Russian forces continued offensive operations in the Donetsk region, where ACLED records almost half of all political violence events last…
The current Ukraine crisis poses a unique threat to international security — from the potentially devastating human costs and the involvement of a major nuclear power, to the significant geopolitical and economic ramifications the war could entail for the entire world. To help track these trends as they develop, ACLED has created this dedicated research hub to provide near real-time information on the conflict, including a curated data file, interactive data visualization tools, and weekly analysis of violence patterns in Ukraine, Russia, and the broader region.
As the war in Ukraine intensifies, it is equally important to continue monitoring other flashpoints around the world – including for potential knock-on effects from the crisis in Europe. Check our special report on 10 additional conflicts to worry about in 2022, download the latest global data, and keep track of emerging threats with our Early Warning Research Hub.
This hub aims to provide near real-time data for use by media, analysts, policymakers, and the public to monitor key conflict developments. It will be updated once a week, on Tuesdays, with data covering events from the previous Saturday through Friday. The data will reflect the best available information at the time of release. Following publication, we will continue monitoring the details of all events and will update the data accordingly as new or better information becomes available (with updates published on a weekly basis).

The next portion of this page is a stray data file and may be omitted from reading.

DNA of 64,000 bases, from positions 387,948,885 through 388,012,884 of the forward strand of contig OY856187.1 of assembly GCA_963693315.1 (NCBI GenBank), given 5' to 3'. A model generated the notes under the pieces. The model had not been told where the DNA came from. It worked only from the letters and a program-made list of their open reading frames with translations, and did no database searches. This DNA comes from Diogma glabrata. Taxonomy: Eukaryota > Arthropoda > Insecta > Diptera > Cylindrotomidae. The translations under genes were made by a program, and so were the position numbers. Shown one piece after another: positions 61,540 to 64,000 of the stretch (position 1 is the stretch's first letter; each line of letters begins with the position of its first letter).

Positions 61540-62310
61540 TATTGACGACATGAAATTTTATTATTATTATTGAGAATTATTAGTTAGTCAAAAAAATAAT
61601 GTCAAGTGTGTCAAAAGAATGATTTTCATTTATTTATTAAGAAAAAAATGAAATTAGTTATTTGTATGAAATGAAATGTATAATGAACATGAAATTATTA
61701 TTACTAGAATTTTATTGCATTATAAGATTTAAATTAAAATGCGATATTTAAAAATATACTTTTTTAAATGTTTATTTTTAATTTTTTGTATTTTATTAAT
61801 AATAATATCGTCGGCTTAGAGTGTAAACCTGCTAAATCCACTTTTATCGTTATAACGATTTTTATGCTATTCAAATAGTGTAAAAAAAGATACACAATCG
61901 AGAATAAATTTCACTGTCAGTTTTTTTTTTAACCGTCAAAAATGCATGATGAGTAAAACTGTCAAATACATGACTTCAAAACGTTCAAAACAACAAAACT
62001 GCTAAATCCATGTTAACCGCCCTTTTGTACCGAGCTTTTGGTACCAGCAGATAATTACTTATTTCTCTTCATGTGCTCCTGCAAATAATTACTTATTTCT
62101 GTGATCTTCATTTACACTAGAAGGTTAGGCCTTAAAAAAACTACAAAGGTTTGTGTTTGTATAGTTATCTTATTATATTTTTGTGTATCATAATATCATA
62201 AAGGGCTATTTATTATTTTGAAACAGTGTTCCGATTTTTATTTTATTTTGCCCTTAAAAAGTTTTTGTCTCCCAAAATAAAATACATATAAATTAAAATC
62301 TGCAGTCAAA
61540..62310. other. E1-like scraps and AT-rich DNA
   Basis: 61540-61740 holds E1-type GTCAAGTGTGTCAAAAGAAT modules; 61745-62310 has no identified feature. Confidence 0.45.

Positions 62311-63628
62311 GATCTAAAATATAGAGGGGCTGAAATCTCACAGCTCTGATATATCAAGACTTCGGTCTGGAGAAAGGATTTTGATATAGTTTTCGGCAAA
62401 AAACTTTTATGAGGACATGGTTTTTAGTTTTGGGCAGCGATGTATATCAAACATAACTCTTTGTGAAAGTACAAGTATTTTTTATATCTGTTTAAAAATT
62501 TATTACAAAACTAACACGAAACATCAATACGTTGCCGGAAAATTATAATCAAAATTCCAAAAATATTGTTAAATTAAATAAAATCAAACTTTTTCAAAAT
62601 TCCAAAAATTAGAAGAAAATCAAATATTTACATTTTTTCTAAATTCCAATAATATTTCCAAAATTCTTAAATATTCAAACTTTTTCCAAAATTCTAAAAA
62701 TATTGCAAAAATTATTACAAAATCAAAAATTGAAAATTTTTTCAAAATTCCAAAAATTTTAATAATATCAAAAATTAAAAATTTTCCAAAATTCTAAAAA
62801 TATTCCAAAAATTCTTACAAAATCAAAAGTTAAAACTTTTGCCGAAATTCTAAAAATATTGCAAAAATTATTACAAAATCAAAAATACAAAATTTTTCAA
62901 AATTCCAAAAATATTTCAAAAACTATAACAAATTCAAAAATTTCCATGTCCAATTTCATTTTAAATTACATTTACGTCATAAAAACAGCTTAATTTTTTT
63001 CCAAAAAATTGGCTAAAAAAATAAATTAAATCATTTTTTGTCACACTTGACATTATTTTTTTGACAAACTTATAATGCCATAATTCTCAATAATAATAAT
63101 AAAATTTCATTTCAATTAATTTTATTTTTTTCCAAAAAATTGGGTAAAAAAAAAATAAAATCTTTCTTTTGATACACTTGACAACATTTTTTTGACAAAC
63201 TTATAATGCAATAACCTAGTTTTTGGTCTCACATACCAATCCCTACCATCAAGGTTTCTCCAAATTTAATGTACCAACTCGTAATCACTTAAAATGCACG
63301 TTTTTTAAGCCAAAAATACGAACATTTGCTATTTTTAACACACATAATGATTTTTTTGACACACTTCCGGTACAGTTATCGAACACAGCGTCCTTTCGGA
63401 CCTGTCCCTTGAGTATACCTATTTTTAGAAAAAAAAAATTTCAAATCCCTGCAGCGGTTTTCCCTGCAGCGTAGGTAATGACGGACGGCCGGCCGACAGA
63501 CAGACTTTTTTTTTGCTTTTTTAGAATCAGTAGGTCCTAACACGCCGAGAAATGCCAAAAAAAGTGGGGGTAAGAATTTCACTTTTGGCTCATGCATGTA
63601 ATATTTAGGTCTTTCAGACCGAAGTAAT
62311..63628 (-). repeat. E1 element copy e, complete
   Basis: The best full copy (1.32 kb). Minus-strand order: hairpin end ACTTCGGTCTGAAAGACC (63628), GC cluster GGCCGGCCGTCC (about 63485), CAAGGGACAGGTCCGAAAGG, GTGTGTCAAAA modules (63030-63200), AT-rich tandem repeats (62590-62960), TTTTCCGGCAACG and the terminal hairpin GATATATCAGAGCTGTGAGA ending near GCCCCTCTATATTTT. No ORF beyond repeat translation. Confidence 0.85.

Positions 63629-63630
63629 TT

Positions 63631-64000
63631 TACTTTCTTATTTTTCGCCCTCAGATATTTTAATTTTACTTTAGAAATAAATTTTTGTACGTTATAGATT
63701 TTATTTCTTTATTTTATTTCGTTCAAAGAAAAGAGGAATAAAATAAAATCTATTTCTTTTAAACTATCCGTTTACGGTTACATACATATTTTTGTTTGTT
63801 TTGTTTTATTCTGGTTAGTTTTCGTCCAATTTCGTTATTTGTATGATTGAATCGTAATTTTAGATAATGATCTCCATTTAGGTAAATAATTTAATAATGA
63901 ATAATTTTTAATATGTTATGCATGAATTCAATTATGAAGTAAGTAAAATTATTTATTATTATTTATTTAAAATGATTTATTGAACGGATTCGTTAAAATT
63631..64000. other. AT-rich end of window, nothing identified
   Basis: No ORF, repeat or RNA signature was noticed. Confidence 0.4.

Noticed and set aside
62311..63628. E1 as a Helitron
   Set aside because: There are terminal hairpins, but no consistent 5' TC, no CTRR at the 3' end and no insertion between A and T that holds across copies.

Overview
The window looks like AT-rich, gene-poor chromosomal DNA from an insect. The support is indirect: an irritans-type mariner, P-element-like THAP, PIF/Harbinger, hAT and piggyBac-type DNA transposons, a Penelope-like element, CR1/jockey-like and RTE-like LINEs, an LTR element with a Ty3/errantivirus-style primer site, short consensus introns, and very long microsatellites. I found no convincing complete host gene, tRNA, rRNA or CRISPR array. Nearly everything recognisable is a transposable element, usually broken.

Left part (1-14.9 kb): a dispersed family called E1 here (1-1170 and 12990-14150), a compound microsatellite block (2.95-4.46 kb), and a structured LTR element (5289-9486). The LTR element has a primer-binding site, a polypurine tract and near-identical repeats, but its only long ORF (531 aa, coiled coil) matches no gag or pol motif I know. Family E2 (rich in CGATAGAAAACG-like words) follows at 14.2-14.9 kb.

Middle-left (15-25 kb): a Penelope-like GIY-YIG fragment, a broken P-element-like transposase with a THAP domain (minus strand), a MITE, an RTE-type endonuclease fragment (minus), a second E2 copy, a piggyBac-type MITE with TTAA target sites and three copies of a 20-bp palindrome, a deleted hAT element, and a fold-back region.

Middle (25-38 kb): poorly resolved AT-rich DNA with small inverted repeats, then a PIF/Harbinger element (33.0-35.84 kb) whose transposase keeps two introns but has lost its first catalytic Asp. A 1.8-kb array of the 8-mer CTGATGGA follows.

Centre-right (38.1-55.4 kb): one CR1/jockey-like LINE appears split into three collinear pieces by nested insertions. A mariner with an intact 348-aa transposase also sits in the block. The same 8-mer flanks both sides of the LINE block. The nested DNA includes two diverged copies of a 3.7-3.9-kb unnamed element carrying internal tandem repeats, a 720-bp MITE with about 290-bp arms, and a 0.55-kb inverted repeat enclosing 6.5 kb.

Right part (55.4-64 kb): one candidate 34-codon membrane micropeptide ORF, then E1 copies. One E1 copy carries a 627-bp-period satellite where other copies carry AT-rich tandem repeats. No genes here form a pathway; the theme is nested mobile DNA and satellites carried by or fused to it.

This hub does not aim to provide daily updates on events, and it will not be providing a weekly fatality count on the interactive dashboard. Misinformation and disinformation is being disseminated widely in this crisis, and fatalities confirmed by reputable sources will be included in the event data, but the situation remains extremely fluid and even these totals are subject to rapid change throughout an active conflict. Further, we will not engage in speculation on actor strategy or short- and long-term motives or intentions, as this conflict and the sides involved are likely to shift and adapt over time.
This left-hand side of the dashboard maps all conflict events related to the Ukraine crisis since the beginning of ACLED coverage in 2018, capturing the lead up to and aftermath of the invasion. The right-hand side of the dashboard maps the civilian toll of the conflict, capturing all civilian targeting events since the invasion. Use the filter at the top of the dashboard to focus on a specific time period.
For those wishing to engage with the data on a set platform, we have designed an interactive dashboard mapping both the lead up to and aftermath of the invasion of Ukraine as well as the civilian toll of the conflict; events related to the current Ukraine crisis are highlighted specifically.